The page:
Nobel Prize in Physics 2017 honours gravitational waves discovery

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The first trace at Hanford, Washington state, matched nearly exactly the second at Livingston, Louisiana, 3000 kilometres away.

Rainer Weiss is professor of physics at the Massachusetts Institute of Technology while Kip Thorne and Barry Barish both work at the California Institute of Technology. Larson and Shahriar also have been mentored over the years by Weiss or Thorne.

The Royal Swedish Academy of Sciences has released a statement saying: "So far all sorts of electromagnetic radiation and particles, such as cosmic rays or neutrinos, have been used to explore the universe".

Around 1,000 people have worked on the development of the technology over four decades, according to Weiss and the Nobel committee.

Barish, too, says he's uncertain what to think of the prize. Albert Einstein predicted gravitational waves a century ago.

The concept is somewhat awe-inspiring.On a small scale, every movement we've ever made has wiggled the physical Jell-o of spacetime that defines everything around us, propelling waves that stretch and squeeze space itself. "They are always created when a mass accelerates, like when an ice-skater pirouettes or a pair of black holes rotate around each other", the Nobel jury said. Thorne's contribution in the project was to make key predictions on what the waves will look like and how to identify them. LIGO detects these disturbances when they disrupt the symmetry between the passages of identical laser beams traveling identical distances.

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Other types of gravitational detectors are being built including one in India. The interferometer splits a laser beam in two, and the twin beams hit mirrors that bounce the beams back and forth. The findings of this research has set several records; beside being the first observation of gravitational waves, the complete course of events was the indication that space contains medium sized black holes and they can merge. Although the signal is extremely weak when it arrives to the Earth, it is a promise for a revolution in astrophysics. Gravitational wave astronomy is a way of mapping out some of the most violent processes in the universe such as black hole or neutron star mergers that can not be detected with light or the conventional methods. It took months for the scientists to convince themselves that they had heard gravitational waves, he added.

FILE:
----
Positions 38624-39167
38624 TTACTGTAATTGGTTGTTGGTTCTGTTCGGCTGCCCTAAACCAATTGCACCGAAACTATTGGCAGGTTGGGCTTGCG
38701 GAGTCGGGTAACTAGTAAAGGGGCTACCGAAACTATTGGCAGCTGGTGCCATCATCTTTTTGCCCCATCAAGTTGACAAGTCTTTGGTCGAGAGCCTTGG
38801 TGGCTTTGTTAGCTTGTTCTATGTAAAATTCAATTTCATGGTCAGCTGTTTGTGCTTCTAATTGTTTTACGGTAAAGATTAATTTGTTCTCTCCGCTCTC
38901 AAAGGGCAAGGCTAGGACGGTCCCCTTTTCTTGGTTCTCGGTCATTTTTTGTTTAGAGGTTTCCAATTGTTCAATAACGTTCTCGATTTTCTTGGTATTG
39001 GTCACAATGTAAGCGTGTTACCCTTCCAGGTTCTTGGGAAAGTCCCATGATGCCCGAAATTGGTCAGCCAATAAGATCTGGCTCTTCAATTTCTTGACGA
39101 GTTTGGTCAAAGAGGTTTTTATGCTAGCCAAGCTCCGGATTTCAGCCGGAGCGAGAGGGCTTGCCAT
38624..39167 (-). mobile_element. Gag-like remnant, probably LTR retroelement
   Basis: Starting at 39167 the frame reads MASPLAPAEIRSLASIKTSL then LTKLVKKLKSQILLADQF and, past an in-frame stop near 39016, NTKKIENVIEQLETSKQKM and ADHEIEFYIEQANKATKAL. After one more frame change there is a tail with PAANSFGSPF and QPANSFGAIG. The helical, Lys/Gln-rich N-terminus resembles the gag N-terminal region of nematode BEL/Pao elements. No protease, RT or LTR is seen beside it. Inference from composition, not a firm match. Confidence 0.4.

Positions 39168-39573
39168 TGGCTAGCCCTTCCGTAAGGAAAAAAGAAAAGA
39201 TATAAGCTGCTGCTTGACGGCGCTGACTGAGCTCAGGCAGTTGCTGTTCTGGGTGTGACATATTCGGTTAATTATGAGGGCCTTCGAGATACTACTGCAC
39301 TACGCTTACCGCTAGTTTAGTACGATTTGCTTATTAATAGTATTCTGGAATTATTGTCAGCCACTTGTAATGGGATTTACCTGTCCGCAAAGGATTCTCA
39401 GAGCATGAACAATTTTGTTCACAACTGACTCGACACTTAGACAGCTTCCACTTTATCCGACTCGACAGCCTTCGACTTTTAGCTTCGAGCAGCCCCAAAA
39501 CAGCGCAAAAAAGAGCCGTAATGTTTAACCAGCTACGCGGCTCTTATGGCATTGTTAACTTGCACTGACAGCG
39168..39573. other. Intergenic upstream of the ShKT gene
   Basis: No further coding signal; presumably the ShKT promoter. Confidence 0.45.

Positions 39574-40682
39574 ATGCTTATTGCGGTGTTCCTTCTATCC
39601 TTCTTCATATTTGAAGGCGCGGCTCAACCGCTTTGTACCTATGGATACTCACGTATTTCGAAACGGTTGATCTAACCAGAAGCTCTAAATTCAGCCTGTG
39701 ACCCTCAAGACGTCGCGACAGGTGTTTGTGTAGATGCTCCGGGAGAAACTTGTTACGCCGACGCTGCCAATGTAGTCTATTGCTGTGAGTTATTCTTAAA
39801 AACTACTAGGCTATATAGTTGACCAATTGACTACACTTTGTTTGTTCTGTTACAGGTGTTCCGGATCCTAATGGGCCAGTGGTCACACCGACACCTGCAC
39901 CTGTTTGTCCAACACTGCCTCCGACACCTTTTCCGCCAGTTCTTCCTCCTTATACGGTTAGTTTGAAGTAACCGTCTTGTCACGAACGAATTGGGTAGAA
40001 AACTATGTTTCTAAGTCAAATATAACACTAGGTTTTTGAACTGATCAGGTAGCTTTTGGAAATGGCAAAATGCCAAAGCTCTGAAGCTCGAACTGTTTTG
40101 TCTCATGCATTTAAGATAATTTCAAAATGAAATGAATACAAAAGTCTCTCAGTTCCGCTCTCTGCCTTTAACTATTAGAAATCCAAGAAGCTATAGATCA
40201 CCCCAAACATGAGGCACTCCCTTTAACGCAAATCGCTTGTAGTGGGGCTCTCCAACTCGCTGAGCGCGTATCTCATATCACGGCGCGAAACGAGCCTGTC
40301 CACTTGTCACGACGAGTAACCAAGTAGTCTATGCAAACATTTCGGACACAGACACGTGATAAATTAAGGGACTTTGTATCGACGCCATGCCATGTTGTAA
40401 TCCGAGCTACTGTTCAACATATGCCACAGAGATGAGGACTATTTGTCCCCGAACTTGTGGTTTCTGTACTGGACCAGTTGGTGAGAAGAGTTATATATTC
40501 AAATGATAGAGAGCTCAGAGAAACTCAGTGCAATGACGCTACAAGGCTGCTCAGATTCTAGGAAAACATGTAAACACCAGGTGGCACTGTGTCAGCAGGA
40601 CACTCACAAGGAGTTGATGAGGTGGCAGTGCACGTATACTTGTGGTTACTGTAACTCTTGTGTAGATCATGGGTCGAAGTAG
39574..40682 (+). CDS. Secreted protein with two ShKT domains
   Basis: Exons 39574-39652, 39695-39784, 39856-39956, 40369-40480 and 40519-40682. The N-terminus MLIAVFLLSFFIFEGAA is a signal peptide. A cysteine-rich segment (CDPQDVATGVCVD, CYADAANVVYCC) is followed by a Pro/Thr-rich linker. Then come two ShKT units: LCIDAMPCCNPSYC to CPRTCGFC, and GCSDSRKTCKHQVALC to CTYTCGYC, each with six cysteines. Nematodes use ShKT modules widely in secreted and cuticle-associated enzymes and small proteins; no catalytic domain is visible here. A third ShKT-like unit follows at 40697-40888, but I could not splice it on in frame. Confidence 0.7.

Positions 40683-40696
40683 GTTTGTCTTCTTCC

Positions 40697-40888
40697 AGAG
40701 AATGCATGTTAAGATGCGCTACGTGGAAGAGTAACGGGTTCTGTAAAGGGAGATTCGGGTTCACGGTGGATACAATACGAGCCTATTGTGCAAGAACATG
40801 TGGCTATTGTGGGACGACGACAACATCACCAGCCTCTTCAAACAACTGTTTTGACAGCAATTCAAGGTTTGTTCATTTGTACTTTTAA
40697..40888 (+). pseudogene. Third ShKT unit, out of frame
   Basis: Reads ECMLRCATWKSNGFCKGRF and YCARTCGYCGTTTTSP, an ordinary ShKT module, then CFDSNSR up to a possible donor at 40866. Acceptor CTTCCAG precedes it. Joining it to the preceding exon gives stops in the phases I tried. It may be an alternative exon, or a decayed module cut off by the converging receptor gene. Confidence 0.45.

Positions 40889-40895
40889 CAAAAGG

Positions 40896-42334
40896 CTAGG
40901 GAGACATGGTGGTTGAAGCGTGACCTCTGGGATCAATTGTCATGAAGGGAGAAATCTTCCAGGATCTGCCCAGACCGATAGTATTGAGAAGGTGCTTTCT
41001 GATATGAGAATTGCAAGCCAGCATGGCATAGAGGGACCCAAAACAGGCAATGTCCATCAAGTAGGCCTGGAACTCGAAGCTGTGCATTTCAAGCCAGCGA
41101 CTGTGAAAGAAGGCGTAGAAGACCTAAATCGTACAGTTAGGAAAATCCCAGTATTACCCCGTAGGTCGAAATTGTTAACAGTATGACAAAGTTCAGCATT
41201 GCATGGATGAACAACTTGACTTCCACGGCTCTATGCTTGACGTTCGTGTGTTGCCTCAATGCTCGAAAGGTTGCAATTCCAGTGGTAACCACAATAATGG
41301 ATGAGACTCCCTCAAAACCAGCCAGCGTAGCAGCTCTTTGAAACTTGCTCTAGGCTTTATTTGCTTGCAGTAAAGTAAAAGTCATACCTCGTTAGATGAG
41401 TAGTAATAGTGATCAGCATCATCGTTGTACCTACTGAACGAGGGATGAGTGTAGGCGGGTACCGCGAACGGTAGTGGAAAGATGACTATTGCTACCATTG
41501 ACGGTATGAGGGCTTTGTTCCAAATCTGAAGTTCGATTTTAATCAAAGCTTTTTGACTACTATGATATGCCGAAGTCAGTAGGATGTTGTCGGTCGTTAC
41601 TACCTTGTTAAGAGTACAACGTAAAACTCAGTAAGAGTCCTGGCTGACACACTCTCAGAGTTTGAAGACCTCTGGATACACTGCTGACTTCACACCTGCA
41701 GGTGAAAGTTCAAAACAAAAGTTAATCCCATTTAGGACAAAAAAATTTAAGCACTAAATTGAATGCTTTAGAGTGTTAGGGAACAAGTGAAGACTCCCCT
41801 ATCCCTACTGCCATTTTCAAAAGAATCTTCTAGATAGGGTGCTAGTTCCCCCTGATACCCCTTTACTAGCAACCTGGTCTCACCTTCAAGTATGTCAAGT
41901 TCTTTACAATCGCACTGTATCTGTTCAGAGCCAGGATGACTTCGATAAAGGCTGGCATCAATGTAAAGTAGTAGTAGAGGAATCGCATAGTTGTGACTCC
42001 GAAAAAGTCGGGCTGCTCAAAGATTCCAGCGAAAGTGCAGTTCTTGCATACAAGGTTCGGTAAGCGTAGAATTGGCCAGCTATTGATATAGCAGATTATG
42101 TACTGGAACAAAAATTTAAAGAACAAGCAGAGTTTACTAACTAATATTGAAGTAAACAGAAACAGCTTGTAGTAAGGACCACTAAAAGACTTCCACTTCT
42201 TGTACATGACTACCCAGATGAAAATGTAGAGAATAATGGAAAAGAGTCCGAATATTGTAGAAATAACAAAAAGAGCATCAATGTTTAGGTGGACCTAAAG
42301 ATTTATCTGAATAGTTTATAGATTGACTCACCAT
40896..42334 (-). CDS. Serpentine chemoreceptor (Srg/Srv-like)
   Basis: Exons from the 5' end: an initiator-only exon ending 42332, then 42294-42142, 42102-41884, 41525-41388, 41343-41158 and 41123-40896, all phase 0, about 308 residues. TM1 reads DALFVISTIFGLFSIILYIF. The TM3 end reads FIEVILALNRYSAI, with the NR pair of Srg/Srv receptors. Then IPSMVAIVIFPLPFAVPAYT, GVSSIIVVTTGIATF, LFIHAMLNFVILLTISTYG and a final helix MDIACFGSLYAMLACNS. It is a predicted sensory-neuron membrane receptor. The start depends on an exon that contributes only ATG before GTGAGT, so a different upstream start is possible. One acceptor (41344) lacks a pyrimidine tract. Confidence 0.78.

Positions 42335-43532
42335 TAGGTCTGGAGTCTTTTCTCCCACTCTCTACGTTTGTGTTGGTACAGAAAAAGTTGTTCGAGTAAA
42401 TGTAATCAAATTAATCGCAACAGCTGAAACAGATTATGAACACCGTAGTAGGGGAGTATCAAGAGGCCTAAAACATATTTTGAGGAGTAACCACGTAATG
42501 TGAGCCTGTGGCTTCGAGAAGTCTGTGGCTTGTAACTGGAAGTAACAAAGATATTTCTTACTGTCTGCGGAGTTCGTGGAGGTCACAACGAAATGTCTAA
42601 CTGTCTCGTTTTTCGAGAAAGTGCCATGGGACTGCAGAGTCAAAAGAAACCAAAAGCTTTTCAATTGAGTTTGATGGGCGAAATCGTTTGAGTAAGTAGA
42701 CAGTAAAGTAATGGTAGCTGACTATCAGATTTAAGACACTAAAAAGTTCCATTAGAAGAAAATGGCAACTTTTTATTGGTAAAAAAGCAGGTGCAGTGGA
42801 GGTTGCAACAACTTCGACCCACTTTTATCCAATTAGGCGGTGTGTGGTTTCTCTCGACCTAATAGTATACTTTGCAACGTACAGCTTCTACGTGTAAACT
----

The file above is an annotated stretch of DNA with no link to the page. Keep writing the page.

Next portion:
It has been awarded by the Royal Swedish Academy of Science, Stockholm, Sweden. The project was led by Rainer Weiss, now professor emeritus of physics at MIT; Kip Thorne, now professor emeritus of theoretical physics at Caltech; and Ron Drever, who passed away in March. "The black holes are the most obvious but there are many, many others", he said in a telephone call with the Nobel committee.

Ms Rowan said: "We're in the very early, very exciting first stages of gravitational wave astronomy, a whole new way of examining the cosmos". LSU says faculty, staff and researchers are major contributors to the global LIGO Science Collaboration.

LIGO, which stands for Laser Interferometer Gravitational-Wave Observatory, consists of two of these pieces of equipment, one located in Louisiana and another in Washington state.

"The LIGO detectors are now being upgraded and there will be many more wonderful discoveries to come", she told GeekWire in an email.